LAS VEGAS -- VMware's latest vision for network computing is, to no one's surprise, an expanded VMware NSX portfolio...
that aims to deliver a virtual cloud network to connect and secure any cloud, infrastructure and application.
Of course, the veracity of such ambitious claims won't be determined until large corporate shops put it through its paces. But VMware executives at the Dell Technologies World conference here this week said VMware's NSX strategy -- now with five different products mostly driven by the company's underlying microsegmentation technology -- can help crystallize that vision.
"We are trying to help customers break the constant cycle of racking and stacking networking hardware in order to speed up the implementation of digital transformation," said Rajiv Ramaswami, VMware's COO for products and services.
VMware's NSX portfolio encompasses a software-defined approach to tie together the edge, core data center and cloud environments. Among the added capabilities are the following:
- Integration of NSX SD-WAN with both NSX Data Center and NSX Cloud;
- NSX Cloud support for applications that run in Microsoft Azure;
- NSX Data Center support for containerized cloud-native and bare-metal applications; and
- Telco and network functions virtualization and networking performance optimized for distributed workloads in NSX Data Center.
"We are extending NSX Cloud to be able to secure and connect native workloads running in Microsoft Azure to go along with the same support we have for AWS," Ramaswami said. "This should allow users to get consistent security running in their own data centers, as well as in an AWS or Azure data center."
VMware said it has improved integration between VeloCloud and NSX Data Center to provide microsegmentation for applications from the edge to the core and to the cloud. It has also added capabilities that connect applications and data among top public cloud providers AWS, Microsoft and Google, but the extent of support for other clouds that serve niche or vertical markets remains unclear. Some wonder if VMware's NSX strategy suffers from tunnel vision and must expand its scope.
"What about those clouds that just do SAP or health record systems or billing? Are they going to be supported in that mix of AWS or Amazon environments?" said Brian Kirsch, an IT instructor at Milwaukee Area Technical College. "For some, it will be all about making sure the company you chose to partner up with is on that list."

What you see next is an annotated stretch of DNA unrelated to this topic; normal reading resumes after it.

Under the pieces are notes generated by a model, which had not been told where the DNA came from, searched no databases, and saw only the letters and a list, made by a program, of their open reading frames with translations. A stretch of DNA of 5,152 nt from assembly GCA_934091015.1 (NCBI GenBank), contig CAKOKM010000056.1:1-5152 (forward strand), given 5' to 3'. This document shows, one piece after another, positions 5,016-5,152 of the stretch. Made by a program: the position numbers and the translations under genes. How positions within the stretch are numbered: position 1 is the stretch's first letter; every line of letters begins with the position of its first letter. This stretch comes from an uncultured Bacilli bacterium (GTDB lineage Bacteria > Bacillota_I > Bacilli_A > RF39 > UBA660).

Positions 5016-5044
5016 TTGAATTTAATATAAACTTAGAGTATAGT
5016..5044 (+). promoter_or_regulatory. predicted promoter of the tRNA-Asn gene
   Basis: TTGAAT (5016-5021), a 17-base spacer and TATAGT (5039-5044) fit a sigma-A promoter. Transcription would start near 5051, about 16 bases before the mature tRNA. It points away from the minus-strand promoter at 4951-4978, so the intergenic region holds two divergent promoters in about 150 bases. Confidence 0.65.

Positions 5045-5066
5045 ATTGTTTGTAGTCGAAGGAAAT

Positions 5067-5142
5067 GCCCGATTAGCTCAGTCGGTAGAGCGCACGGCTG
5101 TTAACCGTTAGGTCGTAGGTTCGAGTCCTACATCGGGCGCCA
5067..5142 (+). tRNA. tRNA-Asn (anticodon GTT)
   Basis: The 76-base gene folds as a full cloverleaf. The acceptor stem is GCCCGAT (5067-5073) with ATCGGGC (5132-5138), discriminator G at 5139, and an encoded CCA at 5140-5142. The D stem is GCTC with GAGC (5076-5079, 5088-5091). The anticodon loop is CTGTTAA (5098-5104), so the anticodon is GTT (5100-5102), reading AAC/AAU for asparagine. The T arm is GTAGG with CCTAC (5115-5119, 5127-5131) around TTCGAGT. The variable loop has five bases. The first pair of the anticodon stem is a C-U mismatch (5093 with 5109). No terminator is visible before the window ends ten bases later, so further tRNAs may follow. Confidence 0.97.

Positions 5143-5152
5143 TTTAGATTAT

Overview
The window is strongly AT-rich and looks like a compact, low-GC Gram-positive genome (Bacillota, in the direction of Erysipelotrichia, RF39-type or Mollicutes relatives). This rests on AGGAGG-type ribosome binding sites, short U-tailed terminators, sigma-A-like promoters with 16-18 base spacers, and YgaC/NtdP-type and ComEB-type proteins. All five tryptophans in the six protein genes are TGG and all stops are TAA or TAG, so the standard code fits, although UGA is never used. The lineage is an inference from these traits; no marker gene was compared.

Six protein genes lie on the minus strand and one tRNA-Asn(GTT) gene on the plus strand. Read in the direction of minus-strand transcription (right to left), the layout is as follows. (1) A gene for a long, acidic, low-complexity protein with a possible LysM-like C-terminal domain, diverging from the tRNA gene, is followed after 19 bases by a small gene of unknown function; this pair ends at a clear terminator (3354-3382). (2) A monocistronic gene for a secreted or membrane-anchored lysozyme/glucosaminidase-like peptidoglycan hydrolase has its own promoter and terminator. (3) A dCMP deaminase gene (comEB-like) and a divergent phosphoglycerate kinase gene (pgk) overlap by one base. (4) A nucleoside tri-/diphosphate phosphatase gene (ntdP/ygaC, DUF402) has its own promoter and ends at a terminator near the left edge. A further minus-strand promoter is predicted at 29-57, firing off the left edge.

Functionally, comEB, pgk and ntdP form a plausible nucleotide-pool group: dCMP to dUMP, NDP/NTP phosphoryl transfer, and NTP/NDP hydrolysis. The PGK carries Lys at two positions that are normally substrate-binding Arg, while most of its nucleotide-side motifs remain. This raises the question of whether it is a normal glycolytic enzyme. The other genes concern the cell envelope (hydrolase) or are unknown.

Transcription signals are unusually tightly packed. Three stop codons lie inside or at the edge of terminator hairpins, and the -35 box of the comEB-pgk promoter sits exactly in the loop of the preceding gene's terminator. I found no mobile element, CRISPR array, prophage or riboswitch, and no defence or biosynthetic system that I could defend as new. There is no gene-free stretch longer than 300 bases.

VMware is on the right track with its virtual cloud network initiative, Kirsch said. Most large companies need a single network vision that handles all on- and off-premises environments. And with NSX and its microsegmentation capabilities, the company has a good chance of success. He questioned whether the company can efficiently handle the steady flow of applications and data among on-site AWS, Azure and Google cloud environments -- but if they can, the rewards could be substantial.
"If they are able to pull that off, it could make Cisco pretty nervous," Kirsch said.
VMware's NSX vision targets big IT shops
Brian KirschIT instructor, Milwaukee Area Technical College
Another analyst with a large market researcher agreed VMware's updated NSX portfolio has its strengths, but wondered if most users need all the pieces.
"How does this apply to all those who aren't large corporate shops and haven't even seriously begun a digital transformation project?" he said. "[VMware] can't focus on just one or two [NSX] products, but how do they justify how smaller or less advanced shops leverage the whole suite in their everyday operations?"
The revitalized virtual cloud network functionality is comprised of the VMware Data Center to handle the networking and security chores for all workloads; NSX Cloud to handle cloud-native network services, such as NSX SD-WAN by VeloCloud for WAN connectivity; NSX Hybrid Connect for data center and cloud migration; and AppDefense for more modern security software.
VMware executives said its NSX portfolio has gained the support of several large software and services companies, each in pursuit of digital transformation initiatives, such as Accenture, Arista Networks, Dimension Data, IBM Global Technology Services, Microsoft and, of course, Dell EMC.